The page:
3.3. Waveform#

Speech signals are sound signals, defined as pressure variations travelling through the air. These variations in pressure can be described as waves and correspondingly they are often called sound waves. In the current context, we are primarily interested in analysis and processing of such waveforms in digital systems. We will therefore always assume that the acoustic speech signals have been captured by a microphone and converted to a digital form.

A speech signal is then represented by a sequence of numbers \( x_n \) , which represent the relative air pressure at time-instant \( n\in{\mathbb N} \) . This representation is known as pulse code modulation often abbreviated as PCM. The accuracy of this representation is then specified by two factors; 1) the sampling frequency (the step in time between \(n\) and \(n+1\)) and 2) the accuracy and distribution of amplitudes of \(x_n\).


3.3.1. Sampling rate#

Sampling is a classic topic of signal processing. Here the most important aspect is the Nyquist frequency, which is half the sampling rate \(F_s\) and defines the upper end of the largest bandwidth \( \left[0, \frac{F_s}2\right] \) which can be uniquely represented. In other words, if the sampling frequency would be 8000 Hz, then signals in the frequency range 0 to 4000 Hz can be uniquely described with this sampling frequency. The AD-converter would then have to contain a low-pass filter which removes any content above the Nyquist frequency.

The most important information in speech signals are the formants, which reside in the range 300 Hz to 3500 Hz, such that a lower limit for the sampling rate is around 7 or 8kHz. In fact, first digital speech codecs like the AMR-NB use a sampling rate of 8 kHz known as narrow-band. Some consonants, especially fricatives like /s/, however contain substantial energy above 4kHz, whereby narrow-band is not sufficient for high quality speech. Most energy however remains below 8kHz such that wide-band, that is, a sampling rate of 16 kHz is sufficient for most purposes. Super-wide band and full band further correspond, respectively, to sampling rates of 32 kHz and 44.1 kHz (or 48kHz). The latter is also the sampling rate used in compact discs (CDs). Such higher rates are useful when considering also non-speech signals like music and generic audio.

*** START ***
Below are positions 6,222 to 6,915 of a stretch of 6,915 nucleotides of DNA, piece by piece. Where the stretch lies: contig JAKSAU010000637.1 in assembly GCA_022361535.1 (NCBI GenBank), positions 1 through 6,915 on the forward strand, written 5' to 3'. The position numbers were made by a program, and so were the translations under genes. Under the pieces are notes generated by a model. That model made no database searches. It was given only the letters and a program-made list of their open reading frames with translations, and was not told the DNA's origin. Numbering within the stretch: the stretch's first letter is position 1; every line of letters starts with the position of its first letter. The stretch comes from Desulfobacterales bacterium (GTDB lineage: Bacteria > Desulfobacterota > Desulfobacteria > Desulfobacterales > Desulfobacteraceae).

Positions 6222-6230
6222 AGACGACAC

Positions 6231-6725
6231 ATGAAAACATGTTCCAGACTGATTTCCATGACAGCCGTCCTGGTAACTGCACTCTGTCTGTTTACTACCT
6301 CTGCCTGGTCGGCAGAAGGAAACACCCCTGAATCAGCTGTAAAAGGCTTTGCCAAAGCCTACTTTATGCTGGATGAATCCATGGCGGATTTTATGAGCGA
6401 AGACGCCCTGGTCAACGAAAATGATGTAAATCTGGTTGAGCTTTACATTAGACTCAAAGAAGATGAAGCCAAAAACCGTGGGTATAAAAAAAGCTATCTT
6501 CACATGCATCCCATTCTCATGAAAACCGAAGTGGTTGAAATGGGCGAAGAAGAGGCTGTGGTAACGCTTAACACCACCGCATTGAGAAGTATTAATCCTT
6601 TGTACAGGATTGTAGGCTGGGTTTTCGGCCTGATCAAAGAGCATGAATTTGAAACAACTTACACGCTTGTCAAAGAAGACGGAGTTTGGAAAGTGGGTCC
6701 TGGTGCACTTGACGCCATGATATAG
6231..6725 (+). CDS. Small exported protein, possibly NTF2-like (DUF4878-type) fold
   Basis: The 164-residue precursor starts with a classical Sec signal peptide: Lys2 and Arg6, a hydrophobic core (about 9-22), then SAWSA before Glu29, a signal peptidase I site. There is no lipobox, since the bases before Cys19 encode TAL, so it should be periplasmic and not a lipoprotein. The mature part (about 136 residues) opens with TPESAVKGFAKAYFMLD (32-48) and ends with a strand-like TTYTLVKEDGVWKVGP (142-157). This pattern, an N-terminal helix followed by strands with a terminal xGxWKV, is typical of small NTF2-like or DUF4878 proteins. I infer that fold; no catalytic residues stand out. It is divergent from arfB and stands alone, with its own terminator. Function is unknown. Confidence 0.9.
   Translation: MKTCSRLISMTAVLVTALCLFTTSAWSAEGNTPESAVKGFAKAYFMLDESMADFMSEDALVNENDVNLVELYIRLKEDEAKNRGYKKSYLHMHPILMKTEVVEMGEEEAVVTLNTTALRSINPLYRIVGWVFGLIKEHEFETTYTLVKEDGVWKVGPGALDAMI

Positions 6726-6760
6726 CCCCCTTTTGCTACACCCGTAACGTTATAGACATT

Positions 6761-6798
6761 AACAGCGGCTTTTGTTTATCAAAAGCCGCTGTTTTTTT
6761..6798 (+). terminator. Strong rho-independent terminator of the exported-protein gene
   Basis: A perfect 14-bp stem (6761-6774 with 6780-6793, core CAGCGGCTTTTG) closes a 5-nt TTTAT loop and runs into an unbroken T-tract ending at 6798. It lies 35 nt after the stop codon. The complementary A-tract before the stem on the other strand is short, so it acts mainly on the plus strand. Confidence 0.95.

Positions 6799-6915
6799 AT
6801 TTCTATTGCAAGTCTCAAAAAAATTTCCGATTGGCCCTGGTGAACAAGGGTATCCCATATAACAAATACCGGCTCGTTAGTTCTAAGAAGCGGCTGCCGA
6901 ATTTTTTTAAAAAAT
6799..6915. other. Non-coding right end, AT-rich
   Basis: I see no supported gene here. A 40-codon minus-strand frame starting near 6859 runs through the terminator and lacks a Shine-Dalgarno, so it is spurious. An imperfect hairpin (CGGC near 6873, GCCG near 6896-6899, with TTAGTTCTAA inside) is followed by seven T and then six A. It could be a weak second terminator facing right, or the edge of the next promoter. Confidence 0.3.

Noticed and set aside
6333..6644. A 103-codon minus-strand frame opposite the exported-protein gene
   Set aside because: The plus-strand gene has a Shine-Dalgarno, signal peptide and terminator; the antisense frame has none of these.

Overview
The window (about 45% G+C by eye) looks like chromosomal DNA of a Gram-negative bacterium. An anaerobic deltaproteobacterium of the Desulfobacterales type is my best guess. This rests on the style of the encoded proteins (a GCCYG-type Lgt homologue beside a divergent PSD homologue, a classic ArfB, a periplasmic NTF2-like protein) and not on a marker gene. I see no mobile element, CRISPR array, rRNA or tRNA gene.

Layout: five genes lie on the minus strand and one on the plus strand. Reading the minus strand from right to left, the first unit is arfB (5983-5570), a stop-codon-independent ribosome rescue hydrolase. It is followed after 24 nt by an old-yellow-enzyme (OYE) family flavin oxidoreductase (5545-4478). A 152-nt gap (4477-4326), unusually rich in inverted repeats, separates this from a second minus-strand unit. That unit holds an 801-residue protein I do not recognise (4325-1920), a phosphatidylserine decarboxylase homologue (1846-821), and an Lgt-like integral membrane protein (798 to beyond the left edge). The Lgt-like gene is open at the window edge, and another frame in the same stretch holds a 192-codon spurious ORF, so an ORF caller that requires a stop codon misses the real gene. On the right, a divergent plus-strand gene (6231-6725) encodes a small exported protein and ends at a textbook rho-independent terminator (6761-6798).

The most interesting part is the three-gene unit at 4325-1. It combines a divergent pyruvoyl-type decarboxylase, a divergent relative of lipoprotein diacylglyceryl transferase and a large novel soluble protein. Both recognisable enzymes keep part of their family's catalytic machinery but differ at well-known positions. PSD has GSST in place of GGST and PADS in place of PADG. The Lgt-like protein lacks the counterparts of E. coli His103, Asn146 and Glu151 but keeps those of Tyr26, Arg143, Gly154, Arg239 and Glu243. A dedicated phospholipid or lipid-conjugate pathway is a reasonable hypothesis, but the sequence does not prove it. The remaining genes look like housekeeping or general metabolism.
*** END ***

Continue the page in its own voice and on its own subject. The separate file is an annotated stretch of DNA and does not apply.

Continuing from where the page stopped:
Frequency-range of different bandwidth-definitions


3.3.2. Static demo#

Sound samples at different bandwidths

Hide code cell source
import IPython.display as ipd
import numpy as np
import scipy
from import wavfile
from scipy import signal

def bandpass(x,lo,hi):
    X = scipy.fft.dct(x)
    N = len(X)
    X[0:int(lo*N*2)] = 0
    X[int(hi*N*2):] = 0
    return scipy.fft.idct(X)

rate,original ='sounds/speechexample.wav')
ipd.display(ipd.HTML('Original (0 to 22050 Hz)'))
ipd.display(ipd.HTML('Narrowband (300 Hz to 3.3 kHz)'))
ipd.display(ipd.Audio(bandpass(original, 300/rate, 3300/rate),rate=rate))
ipd.display(ipd.HTML('Wideband (50 Hz to 7 kHz)'))
ipd.display(ipd.Audio(bandpass(original, 50/rate, 7000/rate),rate=rate))
ipd.display(ipd.HTML('Superwideband (50 Hz to 16 kHz)'))
ipd.display(ipd.Audio(bandpass(original, 50/rate, 16000/rate),rate=rate))
ipd.display(ipd.HTML('Fullband (50 Hz to 22 kHz)'))
ipd.display(ipd.Audio(bandpass(original, 50/rate, 22000/rate),rate=rate))
Original (0 to 22050 Hz)
Narrowband (300 Hz to 3.3 kHz)
Wideband (50 Hz to 7 kHz)